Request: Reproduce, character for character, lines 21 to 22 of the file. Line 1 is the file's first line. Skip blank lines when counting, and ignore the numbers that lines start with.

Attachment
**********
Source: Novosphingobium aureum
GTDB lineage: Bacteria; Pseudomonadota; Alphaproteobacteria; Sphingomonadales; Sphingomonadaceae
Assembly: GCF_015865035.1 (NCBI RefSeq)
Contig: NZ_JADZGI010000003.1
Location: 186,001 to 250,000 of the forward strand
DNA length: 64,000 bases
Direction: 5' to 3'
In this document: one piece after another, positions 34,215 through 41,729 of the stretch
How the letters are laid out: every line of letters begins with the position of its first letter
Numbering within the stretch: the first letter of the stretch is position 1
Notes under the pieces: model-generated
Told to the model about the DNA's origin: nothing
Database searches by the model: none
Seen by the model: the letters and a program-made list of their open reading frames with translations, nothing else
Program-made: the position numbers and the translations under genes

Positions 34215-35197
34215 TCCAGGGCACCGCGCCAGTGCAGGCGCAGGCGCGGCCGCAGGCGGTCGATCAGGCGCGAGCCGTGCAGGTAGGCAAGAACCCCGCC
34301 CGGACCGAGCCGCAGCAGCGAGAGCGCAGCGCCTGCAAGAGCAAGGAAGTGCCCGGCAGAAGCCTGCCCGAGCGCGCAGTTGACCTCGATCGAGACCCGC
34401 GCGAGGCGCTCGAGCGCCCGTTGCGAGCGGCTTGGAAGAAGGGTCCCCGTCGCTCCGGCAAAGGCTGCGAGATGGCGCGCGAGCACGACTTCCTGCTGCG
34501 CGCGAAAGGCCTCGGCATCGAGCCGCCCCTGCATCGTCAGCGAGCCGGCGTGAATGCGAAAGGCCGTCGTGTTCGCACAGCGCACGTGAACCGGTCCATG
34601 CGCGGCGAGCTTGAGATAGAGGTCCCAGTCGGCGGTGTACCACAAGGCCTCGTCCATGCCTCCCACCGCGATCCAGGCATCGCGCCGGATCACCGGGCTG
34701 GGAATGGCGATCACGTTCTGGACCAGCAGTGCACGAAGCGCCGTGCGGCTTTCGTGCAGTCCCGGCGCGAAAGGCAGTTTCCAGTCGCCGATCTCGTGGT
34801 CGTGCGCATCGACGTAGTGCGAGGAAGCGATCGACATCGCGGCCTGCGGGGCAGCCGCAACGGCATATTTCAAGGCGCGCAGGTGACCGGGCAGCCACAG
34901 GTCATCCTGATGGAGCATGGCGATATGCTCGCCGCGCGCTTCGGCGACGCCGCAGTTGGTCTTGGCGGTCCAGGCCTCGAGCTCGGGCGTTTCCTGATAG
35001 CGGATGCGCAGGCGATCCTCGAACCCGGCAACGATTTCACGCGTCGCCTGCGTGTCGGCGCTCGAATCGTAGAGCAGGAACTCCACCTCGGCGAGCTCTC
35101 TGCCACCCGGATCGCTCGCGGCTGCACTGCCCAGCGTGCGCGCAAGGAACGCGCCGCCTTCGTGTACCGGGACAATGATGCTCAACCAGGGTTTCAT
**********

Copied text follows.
34601 CGCGGCGAGCTTGAGATAGAGGTCCCAGTCGGCGGTGTACCACAAGGCCTCGTCCATGCCTCCCACCGCGATCCAGGCATCGCGCCGGATCACCGGGCTG
34701 GGAATGGCGATCACGTTCTGGACCAGCAGTGCACGAAGCGCCGTGCGGCTTTCGTGCAGTCCCGGCGCGAAAGGCAGTTTCCAGTCGCCGATCTCGTGGT